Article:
Here are the details for you:

Top Stories

90% of S&P 500 Index Companies
Publish Sustainability Reports in 2019,
G&A Announces in its Latest Annual
2020 Flash Report

Source: Governance & Accountability Institute, Inc. – G&A Institute announces the results of its annual S&P 500 sustainability reporting analysis. 90% of the S&P 500 published corporate sustainability reports, an all-time high!


Adding Important Perspectives to G&A’s S&P 500 Research Results

What is Greenwashing? The Importance of Maintaining Perspective in ESG Communications
Source: AlphaSense, Pamela Styles principal of Next Level Investor Relations LLC – “Greenwashing” can generally be described as ‘the practice of only paying lip service to environmental, social and governance (ESG) factors with token gestures.’ In practice, greenwashing occurs when an organization presents…

New report measures boardroom diversity at top S&P 500 companies
Source: CNBC – There’s a renewed focus on diversity in the boardroom, but a new report shows not much is changing. CNBC’s Seema Mody reports.

COVID-19 — And the Global Fashion Industry – Dramatic Impacts – And Good News

By Jesse VelazquezGRI Report Analyst Intern at G&A Institute

Good news in the midst of bad news — emblematic of the COVID-19 crisis environment. 

#7 in the Series – Excellence in Corporate Citizenship on Display in the Corona Virus Crisis

The impact of the coronavirus on the fashion industry has been felt at the height of the season’s fashion month with fashion show events from Giorgio Armani, Prada, Gucci, and Versace, to name a few, cancelled across the world.

In the midst of the bad news there is also welcome news of excellence in corporate citizenship from the industry.  We bring you this wrap-up.

Sharp decreases in sales and revenue loss with global brands like Nike and Uniqlo closing store locations and experiencing major supply chain disruptions with many factories operating out of China, Italy, and France having to close.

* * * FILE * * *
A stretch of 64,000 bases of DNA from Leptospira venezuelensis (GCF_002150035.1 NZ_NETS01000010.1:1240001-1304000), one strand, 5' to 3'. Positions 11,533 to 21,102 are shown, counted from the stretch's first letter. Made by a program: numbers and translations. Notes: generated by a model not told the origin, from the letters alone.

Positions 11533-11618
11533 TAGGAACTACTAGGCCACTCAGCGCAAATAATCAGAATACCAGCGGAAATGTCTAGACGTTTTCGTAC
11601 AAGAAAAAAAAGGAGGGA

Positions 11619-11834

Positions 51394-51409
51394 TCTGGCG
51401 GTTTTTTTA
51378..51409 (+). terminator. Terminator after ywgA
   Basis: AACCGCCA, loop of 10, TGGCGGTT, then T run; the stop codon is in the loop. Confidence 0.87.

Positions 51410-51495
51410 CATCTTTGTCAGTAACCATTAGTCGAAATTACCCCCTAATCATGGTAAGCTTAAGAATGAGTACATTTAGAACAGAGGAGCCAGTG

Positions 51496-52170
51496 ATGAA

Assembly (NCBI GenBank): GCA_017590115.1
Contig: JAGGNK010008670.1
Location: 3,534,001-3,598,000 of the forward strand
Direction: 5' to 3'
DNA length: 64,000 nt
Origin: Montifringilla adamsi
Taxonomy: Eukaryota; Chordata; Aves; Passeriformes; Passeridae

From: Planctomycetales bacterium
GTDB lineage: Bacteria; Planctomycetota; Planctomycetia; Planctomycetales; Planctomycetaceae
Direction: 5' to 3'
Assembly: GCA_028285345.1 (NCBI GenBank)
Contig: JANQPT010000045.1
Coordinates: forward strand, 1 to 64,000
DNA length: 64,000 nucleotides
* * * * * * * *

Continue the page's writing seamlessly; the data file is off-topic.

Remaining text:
The troubling news:

Some retailers, such as Victoria’s Secret, have also had to temporarily close their e-commerce sites.

Reported earnings are stark across the board, with names like Ralph Lauren reporting a decrease in sales by an estimate of US$55 to $70 million dollars.

Capri Holdings — which owns Versace, Michael Kors, and Jimmy Choo brands — experienced a revenue loss of US$100 million dollars, according to CNBC.

Fashion retailers took major hits in the stock market with companies like Gap Inc., down 11.8%; J.C. Penny, down 12.1%; and Nordstrom Inc., down 11.4% (to name but a few).

Smaller fashion brands are unable to weather the financial losses of the pandemic. Los Angeles fashion brand Bldwn had to go directly into Chapter 7 bankruptcy, liquidating assets and letting go of its entire staff.

There are others that have also had to file Chapter 7. Chanel, a major fashion house, had to halt its productions in Italy, France, and Switzerland for the next 2 weeks — but announced its workers will still be paid.

Looking Creatively At the Way Forward

In the midst of all the turmoil, the fashion industry is looking for creative ways to move forward, such as staging fashion shows on Facebook Live and stepping up their philanthropic efforts in their impacted communities.

The Good News
Here are just some of the contributions to COVID-19 relief from the global fashion industry:

Giorgio Armani has donated 1.25 million euros to hospitals and institutions in Italy, and Versace contributed about $144.000 to the China Red Cross Foundation.

LVMH — which owns Dior, Fendi, Louis Vuitton, and Givenchy — is using its perfumes and cosmetics division to produce and distribute hydroalcoholic gel (free) for French hospitals. They also announced that they will be supplying French authorities with more than 40 million face masks in collaboration with a Chinese manufacturer.

Ralph Lauren pledged $10 million dollars to be split among World Health Organization (WHO) COVID-19 Solidarity Response Fund and CFDA’s “A Common Thread” project, among others.

Gucci is donating 2 million euros to COVID-19 efforts. This is split between the Italian Civil Protection Department (Gucci is based in Italy), and through a matching Facebook campaign for the WHO COVID-19 Solidarity Response Fund. Gucci also pledged to make more than 1 million protective face masks.

Nike had announced that it will donate $15 million dollars in COVID-19 relief efforts in communities both in the US and abroad where Nike employees live and work. It has also recently announced that it is prototyping a face shield to help protect healthcare professionals.

GAP Inc. announced that it will use its factories to make gowns, masks, and scrubs for healthcare workers.

Prada is one of the latest high-end fashion brand to announce that they will produce 110,000 masks by April 6th..

As businesses are able to reallocate their personnel, assets, and networks to support the communities that support them in times of crisis, there are strong signals that the private sector has the capacity to not only transform business to be more resilient to change, but also our communities, and society.